Buying a home or paying for a college education are big expenses, but they’re also important investments in your life. One of the best ways to pay for big expenditures is with the help of a loan, but before you take on debt, it’s essential to understand the terms of the loan and your ability to repay it.
“If a person plans to take on additional debt, it is smart to first confirm that their financial ducks are in a row,” says Gail Cunningham, vice president of membership and public relations for the Washington, D.C.-based National Foundation for Credit Counseling (NFCC).
If you’re trying to manage substantial amounts of debt, it’s even more critical to get financial advice that can steer you back on course.
Finding expert advice
Where should you turn for advice on how to use credit and loans wisely and pay off debt successfully? There are many free or inexpensive credit counselors dedicated to helping educate consumers about budgeting and planning. Counselors can help you understand how much you can afford to spend, where your money is going—whether you’re devoting an uncommonly large share of your income to housing, food or transportation costs, for example—and smart strategies for paying off debt.
The challenge is that there are also many groups that bill themselves as credit counselors but really aim to profit from your financial stress. The good news is that many counselors are genuinely devoted to helping you make wise choices. “It’s easy to find the good guys,” Cunningham says. “Before engaging with a credit counselor, consumers need to do their homework to ensure that they are working with a legitimate agency.”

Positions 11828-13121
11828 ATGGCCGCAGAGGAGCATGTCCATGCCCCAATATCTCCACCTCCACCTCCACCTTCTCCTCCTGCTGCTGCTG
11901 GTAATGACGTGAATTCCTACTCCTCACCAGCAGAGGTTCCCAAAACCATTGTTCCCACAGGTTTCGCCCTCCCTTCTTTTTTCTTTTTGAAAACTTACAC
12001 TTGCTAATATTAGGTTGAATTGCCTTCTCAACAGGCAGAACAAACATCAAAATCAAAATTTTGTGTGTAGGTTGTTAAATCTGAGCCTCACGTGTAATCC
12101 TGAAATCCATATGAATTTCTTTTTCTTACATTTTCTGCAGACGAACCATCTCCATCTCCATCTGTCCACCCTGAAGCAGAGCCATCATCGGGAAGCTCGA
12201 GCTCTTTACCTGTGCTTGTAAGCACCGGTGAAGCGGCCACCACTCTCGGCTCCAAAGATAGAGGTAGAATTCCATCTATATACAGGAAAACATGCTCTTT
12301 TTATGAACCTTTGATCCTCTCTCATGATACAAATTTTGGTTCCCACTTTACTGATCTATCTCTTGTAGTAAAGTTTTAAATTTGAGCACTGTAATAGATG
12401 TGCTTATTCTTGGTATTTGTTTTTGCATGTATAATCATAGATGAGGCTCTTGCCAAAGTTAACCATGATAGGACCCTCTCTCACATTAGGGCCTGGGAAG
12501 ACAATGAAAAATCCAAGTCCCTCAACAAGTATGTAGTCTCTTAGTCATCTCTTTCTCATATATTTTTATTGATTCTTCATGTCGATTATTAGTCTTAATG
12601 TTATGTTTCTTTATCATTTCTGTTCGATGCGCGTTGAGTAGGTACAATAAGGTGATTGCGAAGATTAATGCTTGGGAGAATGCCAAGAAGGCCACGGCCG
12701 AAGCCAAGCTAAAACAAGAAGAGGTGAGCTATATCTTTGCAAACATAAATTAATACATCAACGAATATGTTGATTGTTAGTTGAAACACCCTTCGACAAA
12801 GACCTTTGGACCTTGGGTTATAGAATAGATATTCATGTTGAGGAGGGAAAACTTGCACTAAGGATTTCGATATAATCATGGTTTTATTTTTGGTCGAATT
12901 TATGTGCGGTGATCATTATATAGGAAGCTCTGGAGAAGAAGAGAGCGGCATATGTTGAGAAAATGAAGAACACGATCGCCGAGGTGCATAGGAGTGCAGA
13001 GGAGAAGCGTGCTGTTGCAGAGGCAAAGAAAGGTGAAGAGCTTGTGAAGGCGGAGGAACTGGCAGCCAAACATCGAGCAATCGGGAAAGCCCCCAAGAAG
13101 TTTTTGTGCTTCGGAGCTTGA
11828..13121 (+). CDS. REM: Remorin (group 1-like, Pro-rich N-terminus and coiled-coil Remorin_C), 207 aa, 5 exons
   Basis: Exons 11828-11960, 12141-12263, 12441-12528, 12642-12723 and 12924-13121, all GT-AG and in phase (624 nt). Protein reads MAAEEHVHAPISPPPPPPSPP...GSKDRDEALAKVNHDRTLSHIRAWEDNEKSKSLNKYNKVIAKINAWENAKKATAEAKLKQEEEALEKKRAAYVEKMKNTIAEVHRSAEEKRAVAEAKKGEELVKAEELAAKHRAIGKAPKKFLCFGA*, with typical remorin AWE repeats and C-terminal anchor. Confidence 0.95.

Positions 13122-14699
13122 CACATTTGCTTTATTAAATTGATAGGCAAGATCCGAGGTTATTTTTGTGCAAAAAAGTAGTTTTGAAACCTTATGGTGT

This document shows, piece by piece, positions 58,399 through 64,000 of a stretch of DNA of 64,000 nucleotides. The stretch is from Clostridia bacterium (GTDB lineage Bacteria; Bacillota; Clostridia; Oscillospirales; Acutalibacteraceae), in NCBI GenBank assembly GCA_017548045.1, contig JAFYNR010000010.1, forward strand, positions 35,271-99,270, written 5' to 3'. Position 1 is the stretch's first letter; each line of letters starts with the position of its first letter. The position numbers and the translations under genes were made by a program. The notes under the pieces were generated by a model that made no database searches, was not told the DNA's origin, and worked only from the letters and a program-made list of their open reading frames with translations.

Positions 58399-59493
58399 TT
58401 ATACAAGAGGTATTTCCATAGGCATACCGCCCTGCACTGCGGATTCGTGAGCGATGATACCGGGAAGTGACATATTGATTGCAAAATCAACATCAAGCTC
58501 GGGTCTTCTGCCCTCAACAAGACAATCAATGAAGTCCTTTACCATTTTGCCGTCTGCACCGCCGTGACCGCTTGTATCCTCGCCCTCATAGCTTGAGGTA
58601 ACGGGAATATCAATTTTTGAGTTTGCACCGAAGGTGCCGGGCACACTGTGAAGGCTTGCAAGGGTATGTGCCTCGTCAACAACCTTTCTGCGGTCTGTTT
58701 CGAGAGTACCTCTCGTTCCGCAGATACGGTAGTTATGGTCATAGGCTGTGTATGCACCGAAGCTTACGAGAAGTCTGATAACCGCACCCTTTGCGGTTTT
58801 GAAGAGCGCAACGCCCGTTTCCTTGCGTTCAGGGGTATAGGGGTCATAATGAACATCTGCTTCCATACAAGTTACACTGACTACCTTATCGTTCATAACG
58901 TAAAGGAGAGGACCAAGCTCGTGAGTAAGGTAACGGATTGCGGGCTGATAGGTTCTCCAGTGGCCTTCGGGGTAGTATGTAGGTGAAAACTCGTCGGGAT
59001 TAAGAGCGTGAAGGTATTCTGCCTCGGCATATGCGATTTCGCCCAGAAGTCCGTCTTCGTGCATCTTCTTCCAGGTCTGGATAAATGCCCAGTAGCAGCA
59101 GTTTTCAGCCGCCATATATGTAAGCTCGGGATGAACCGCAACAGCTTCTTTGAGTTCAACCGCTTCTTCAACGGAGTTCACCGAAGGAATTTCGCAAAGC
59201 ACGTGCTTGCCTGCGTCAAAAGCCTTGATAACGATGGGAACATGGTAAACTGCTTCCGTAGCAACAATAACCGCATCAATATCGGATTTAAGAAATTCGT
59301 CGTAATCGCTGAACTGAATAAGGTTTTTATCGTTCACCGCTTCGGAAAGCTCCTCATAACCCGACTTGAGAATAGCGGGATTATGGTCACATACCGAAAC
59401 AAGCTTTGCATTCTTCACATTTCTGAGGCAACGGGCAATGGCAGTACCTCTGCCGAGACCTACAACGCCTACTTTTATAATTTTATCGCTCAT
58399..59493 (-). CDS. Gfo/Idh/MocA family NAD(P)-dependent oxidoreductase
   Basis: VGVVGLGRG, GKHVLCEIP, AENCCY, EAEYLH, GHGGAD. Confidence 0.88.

Here are three steps you can take to identify a reliable credit counselor:
The Federal Trade Commission (FTC) recommends that you verify the organization is a nonprofit. This isn’t a guarantee that the organization has your best interests at heart, but it’s a start.
The FTC also suggests asking questions such as whether the counselors are accredited and whether they’re paid more if their clients select certain options, such as a debt-management program (DMP). Avoid commission-based agencies, as well as those who seem to funnel all clients toward DMPs.
Look for a variety of services on the agency’s menu, including free options—budget education, for example, rather than a singular focus on DMPs and other services that cost money to use. All NFCC member agencies offer such counseling on topics ranging from planning a wedding on a budget to preventing a mortgage foreclosure. In most cases such counseling is free, and it’s typically not more than $20.
Getting help from people you know
Rather than turn immediately to a counseling agency, you may choose to turn to a friend or family member for help—an aunt who is an attorney, for example, or a family friend who is an accountant. These people can provide much of the same budgeting help as a credit counselor, Cunningham says. However, choose that family member or friend carefully. “Turning to a family member or friend is only a good idea if that person is financially stable and can offer solid advice. It’s probably better and less awkward to reach out to a reliable credit counseling agency for professional, unbiased help.”
If you’re considering taking on debt, or if you’ve already done so and are now unsure how to pay it off, you’d be wise to receive some smart professional counsel. After all, such advice is often free—just make sure it’s from a trustworthy source.
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